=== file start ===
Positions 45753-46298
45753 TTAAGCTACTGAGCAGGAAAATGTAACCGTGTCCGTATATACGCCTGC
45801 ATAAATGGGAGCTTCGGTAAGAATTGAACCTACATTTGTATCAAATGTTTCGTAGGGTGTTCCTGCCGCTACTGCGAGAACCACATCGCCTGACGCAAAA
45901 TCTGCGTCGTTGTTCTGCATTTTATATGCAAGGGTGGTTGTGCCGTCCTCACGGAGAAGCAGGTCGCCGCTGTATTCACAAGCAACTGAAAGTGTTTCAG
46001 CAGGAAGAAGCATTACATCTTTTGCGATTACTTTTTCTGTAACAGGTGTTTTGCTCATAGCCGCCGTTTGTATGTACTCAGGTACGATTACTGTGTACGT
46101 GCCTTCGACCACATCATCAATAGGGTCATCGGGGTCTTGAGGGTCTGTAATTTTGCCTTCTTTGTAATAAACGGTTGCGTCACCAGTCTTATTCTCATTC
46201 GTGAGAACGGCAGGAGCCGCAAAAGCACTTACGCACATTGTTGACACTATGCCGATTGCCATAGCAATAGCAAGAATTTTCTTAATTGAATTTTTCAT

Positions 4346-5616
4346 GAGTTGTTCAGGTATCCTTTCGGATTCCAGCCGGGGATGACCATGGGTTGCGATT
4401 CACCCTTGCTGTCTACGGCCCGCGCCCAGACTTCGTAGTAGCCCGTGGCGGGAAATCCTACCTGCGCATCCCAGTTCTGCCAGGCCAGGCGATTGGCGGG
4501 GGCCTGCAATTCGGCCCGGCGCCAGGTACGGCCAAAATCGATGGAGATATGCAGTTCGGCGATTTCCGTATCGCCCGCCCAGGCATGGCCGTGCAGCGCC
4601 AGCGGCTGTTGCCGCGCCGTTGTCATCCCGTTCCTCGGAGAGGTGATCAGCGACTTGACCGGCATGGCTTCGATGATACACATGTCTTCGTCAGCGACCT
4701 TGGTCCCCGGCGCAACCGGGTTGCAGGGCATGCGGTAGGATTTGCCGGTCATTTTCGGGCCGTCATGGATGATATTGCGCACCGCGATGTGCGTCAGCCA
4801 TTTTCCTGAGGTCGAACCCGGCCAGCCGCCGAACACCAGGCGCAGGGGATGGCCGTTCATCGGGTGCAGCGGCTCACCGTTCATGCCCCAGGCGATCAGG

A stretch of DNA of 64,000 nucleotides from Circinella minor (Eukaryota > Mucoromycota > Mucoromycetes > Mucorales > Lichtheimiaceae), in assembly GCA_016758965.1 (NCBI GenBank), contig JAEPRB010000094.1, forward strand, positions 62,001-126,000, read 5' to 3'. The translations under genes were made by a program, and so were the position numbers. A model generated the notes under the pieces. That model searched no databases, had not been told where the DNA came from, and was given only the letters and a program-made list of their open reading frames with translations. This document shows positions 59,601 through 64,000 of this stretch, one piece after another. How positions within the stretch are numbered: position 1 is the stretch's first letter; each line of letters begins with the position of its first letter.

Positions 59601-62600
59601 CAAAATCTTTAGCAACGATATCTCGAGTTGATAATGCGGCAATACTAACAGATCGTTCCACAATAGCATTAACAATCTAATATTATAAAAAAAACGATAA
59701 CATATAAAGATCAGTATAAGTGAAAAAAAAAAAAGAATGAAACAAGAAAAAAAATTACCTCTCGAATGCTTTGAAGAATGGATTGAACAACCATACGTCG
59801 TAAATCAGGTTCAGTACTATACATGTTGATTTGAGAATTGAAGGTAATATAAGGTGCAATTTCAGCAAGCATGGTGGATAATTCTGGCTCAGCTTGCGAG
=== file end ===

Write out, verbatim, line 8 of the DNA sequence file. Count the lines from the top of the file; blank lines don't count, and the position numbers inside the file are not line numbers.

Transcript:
Positions 4346-5616